Landlord councillors insist there is no conflict of interest and say a lack of resources and a belief that the schemes are not the most effective form of regulation influence the decisions. Others have said licensing is under consideration. …

… Torbay council has admitted that the age and quality of the housing stock “means that it is poorly insulated, generally inefficient, which leads to poor living conditions and fuel poverty”. It has also said it may consider licensing landlords in certain areas to increase control over the quality of private sector homes, but has yet to do so.

Six of its councillors rent out 19 properties in two of the most deprived wards. James O’Dwyer, who sits on several council committees, is also a property manager and landlord, and eight of the 44 houses and flats in which he and his family have an interest are located in two wards – Tormohun and Roundham with Hyde – that are ranked in the bottom 10% of living environments in England, according to the government’s indices of deprivation.

Since 2015, O’Dwyer has received more than £63,000 in housing benefit payments for his tenants, according to figures released to the Guardian under the Freedom of Information Act.

O’Dwyer said budget cuts rather than the influence of councillor landlords was more likely to be the reason for the failure to introduce licensing schemes in his area.

“This lack of resources and the burden of bureaucracy is far more likely to be the cause of any stagnation of a licensing scheme than the Machiavellian cabal of landlords targeting Torbay,” he said.

O’Dwyer said he would support the right kind of scheme in Torbay and stressed that any conflicts of interest were dealt with under council rules.

His fellow councillor Ray Hill rents out five homes in Tormohun as part of a portfolio of 19 residential properties that he owns or leases. Hill said he and his wife were “responsible and attentive landlords”.

“All of the 19 flats owned by my wife and myself in Torquay and elsewhere are of a high standard, some furnished and some unfurnished,” he said.

A Torbay council spoke4sperson said the authority had invested in an enforcement team rather than licensing, which had resulted in prosecutions changing the behaviour of bad landlords.

“This has had an impact bay-wide rather than in a specific identified area,” they said.”


“Electoral Commission launches inquiry into leave campaign funding”

”Watchdog has ‘reasonable grounds to suspect offence was committed’ by Vote Leave, a student campaigner and another Eurosceptic group.

The watchdog will investigate whether Vote Leave, which was the officially designated Brexit campaign during the referendum, broke campaign finance rules.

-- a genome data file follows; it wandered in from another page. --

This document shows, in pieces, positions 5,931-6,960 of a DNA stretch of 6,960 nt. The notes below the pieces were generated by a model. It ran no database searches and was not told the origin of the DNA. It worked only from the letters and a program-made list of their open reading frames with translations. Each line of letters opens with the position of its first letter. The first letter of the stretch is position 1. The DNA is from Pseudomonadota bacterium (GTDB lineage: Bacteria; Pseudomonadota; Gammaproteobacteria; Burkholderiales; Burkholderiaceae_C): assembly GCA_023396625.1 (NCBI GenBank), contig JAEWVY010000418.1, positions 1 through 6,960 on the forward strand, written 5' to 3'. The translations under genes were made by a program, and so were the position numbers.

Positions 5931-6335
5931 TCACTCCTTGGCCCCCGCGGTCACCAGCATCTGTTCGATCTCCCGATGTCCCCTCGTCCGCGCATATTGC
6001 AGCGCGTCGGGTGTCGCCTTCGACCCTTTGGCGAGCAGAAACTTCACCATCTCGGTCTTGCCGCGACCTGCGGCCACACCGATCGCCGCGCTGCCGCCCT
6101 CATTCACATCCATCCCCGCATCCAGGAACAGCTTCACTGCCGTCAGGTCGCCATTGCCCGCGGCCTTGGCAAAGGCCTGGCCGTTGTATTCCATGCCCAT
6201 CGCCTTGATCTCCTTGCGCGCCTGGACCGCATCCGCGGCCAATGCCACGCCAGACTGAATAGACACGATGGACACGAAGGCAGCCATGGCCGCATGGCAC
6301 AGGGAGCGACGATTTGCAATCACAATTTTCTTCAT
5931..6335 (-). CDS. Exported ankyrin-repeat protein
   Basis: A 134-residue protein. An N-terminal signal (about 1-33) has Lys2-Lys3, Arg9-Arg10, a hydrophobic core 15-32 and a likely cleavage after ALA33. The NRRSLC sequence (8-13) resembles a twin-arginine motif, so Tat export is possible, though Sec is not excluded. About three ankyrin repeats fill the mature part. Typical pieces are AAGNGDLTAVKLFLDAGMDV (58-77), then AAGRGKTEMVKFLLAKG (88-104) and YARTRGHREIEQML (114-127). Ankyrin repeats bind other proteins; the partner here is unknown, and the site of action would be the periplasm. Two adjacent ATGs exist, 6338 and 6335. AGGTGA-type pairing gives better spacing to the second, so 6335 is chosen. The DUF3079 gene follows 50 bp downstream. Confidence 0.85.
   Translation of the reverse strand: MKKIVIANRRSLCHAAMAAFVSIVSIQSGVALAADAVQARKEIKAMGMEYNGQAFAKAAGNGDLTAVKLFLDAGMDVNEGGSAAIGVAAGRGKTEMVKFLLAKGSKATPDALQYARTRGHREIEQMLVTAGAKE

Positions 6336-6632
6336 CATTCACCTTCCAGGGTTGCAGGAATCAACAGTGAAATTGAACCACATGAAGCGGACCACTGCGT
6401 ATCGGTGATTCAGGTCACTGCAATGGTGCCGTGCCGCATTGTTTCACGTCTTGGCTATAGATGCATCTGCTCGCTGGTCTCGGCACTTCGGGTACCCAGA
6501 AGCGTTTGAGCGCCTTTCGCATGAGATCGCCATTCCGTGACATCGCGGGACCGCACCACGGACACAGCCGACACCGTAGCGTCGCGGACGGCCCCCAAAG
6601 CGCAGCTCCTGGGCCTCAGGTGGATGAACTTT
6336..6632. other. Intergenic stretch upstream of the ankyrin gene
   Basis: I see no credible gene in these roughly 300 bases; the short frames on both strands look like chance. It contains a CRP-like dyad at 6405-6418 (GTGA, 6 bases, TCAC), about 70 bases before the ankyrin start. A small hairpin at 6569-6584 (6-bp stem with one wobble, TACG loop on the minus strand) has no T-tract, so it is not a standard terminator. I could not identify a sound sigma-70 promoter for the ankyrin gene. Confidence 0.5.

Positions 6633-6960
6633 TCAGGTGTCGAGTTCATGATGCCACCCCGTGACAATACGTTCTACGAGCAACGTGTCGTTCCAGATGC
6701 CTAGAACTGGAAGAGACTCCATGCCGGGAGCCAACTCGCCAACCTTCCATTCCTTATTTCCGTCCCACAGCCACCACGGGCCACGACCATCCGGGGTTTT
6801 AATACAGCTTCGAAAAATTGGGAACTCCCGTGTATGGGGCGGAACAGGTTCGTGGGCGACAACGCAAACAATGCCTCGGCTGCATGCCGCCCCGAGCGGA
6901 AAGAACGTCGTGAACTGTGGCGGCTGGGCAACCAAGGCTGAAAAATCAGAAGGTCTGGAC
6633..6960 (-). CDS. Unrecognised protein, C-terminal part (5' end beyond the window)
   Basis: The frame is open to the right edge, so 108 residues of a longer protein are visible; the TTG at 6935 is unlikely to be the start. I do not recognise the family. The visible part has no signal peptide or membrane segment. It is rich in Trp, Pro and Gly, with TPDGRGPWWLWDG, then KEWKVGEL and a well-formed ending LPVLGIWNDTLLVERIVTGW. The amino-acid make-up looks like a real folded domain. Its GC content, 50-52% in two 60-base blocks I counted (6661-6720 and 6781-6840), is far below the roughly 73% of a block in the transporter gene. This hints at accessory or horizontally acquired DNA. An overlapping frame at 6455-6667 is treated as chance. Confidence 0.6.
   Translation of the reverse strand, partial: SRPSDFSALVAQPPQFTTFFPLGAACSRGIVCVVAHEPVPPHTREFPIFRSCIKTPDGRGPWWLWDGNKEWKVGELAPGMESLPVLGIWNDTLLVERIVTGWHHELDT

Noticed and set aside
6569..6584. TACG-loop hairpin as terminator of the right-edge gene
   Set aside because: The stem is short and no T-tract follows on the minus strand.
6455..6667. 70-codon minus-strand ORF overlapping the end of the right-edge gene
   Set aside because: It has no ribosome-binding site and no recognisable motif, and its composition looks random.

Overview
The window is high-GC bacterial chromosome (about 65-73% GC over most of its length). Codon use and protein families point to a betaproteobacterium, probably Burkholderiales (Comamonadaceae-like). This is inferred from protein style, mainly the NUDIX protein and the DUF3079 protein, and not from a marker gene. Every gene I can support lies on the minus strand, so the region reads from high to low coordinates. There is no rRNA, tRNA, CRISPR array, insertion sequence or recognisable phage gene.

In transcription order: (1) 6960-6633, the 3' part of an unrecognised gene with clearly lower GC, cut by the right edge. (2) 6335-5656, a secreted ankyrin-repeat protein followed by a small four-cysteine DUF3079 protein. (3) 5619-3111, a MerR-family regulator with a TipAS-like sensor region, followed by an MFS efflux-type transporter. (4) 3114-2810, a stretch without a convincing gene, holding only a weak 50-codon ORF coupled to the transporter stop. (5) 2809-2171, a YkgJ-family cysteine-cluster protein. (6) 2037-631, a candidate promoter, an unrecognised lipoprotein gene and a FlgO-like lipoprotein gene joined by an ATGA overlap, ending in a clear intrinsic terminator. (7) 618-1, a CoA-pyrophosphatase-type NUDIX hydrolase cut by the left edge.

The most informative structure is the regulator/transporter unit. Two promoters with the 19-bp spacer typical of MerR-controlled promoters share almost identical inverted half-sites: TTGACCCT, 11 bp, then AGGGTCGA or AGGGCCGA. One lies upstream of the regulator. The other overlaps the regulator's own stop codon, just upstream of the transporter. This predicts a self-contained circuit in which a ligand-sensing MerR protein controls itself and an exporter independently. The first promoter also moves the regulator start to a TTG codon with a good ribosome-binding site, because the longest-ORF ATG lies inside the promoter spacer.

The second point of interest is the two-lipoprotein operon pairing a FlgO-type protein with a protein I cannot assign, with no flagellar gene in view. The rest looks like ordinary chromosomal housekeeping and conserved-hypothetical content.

Bob Posner, the commission’s director of political finance and regulation, said there were legitimate questions over the funding of campaigners which “risks causing harm to voters’ confidence in the referendum”.

The campaign, run by political strategist Matthew Elliott and former special adviser Dominic Cummings, will be investigated alongside Veterans for Britain and student activist Darren Grimes, now the deputy editor of the Brexit Central website, where Elliott is now editor-at-large.

The investigation has been opened after a review of previous assessments that the Electoral Commission conducted in February and March 2017, where it initially decided no further action was needed.

The commission said new information had since come to light which meant it had “reasonable grounds to suspect an offence may have been committed”.

Grimes and Veterans for Britain will be investigated as to whether he delivered an incorrect spending return in relation to a donation they received from Vote Leave and related campaign spending.

Vote Leave’s spending return will also be investigated, as well as whether the campaign breached its spending limit.

“There is significant public interest in being satisfied that the facts are known about Vote Leave’s spending on the campaign, particularly as it was a lead campaigner with a greater spending limit than any other campaigners on the ‘leave’ side,” Posner said.”


Housing: Hammond blames … well, it’s not clear

“… Hammond stated: “It is not acceptable to us [government] that so many fewer young Britons are able to own a home now than just 10 or 15 years ago. It is not acceptable to us that there are not enough properties to rent and that rents are sky high, and the answer is that we have to build more homes.” …”


Conservatives have been in control of housebuilding since 2010 – seven of those “10-15 years” Hammond talks about.

One of the first acts of the coalition was to put the major housebuilders in charge of re-writing planning policies. Their wishes became law in the National Planning Policy Framework – which people dubbed a “Developers’ Charter’ – and that continues to be the policy.

They also created “Help to Buy” for houses up to £600,000 – effectively handing subsidies to those same developers.